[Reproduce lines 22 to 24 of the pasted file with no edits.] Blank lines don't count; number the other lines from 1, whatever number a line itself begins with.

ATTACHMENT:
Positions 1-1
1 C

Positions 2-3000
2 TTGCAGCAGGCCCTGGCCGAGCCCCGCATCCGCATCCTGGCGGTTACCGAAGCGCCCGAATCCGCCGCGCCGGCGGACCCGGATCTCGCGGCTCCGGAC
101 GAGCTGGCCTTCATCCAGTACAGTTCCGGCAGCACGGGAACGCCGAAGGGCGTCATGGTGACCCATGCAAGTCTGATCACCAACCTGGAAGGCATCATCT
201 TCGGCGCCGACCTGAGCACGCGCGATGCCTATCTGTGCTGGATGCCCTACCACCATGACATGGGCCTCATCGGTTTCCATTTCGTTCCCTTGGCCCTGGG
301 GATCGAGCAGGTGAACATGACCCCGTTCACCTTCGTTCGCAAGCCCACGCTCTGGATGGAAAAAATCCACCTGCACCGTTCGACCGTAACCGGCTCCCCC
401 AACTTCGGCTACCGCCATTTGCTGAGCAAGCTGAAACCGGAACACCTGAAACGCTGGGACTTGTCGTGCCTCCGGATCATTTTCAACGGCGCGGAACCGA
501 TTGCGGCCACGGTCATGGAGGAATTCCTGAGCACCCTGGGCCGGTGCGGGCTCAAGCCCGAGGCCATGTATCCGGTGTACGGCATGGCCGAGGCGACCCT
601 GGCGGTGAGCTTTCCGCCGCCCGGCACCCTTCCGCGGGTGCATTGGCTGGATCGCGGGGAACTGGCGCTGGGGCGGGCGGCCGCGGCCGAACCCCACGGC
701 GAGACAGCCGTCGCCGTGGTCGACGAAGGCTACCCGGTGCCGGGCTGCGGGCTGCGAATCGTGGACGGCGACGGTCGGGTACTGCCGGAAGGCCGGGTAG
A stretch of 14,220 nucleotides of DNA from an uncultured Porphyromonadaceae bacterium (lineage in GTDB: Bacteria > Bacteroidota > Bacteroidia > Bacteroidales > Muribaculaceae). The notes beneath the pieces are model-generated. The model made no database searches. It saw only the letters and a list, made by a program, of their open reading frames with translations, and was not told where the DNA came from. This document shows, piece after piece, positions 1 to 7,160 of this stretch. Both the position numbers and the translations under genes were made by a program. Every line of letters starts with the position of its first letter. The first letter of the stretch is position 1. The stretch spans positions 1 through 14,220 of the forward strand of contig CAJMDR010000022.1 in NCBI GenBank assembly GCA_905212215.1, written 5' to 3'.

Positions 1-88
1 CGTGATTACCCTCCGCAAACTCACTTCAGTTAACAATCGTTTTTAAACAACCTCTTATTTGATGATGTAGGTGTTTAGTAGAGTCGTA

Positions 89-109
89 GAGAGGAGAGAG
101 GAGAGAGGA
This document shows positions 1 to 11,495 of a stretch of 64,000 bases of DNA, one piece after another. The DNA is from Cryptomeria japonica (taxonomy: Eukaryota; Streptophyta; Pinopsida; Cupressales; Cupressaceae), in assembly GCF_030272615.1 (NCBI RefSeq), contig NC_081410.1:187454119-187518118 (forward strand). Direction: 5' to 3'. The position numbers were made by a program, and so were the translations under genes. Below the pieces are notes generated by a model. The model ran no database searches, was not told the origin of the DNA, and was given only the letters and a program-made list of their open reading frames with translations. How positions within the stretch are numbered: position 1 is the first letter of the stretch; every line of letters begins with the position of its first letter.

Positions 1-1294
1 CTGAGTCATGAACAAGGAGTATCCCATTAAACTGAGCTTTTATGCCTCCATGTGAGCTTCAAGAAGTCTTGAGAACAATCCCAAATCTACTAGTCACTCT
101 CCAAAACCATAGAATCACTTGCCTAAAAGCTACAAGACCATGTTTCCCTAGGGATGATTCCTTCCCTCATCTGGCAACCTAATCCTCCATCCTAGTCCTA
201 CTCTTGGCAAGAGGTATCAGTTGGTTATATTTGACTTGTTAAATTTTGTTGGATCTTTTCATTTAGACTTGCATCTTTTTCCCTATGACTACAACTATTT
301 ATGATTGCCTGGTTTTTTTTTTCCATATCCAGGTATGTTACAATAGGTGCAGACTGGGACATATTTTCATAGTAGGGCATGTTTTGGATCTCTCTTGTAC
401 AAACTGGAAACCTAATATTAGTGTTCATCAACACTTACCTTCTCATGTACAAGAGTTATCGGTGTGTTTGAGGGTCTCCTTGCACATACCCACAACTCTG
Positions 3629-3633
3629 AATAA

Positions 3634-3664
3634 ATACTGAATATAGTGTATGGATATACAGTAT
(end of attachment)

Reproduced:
201 CTCTTGGCAAGAGGTATCAGTTGGTTATATTTGACTTGTTAAATTTTGTTGGATCTTTTCATTTAGACTTGCATCTTTTTCCCTATGACTACAACTATTT
301 ATGATTGCCTGGTTTTTTTTTTCCATATCCAGGTATGTTACAATAGGTGCAGACTGGGACATATTTTCATAGTAGGGCATGTTTTGGATCTCTCTTGTAC
401 AAACTGGAAACCTAATATTAGTGTTCATCAACACTTACCTTCTCATGTACAAGAGTTATCGGTGTGTTTGAGGGTCTCCTTGCACATACCCACAACTCTG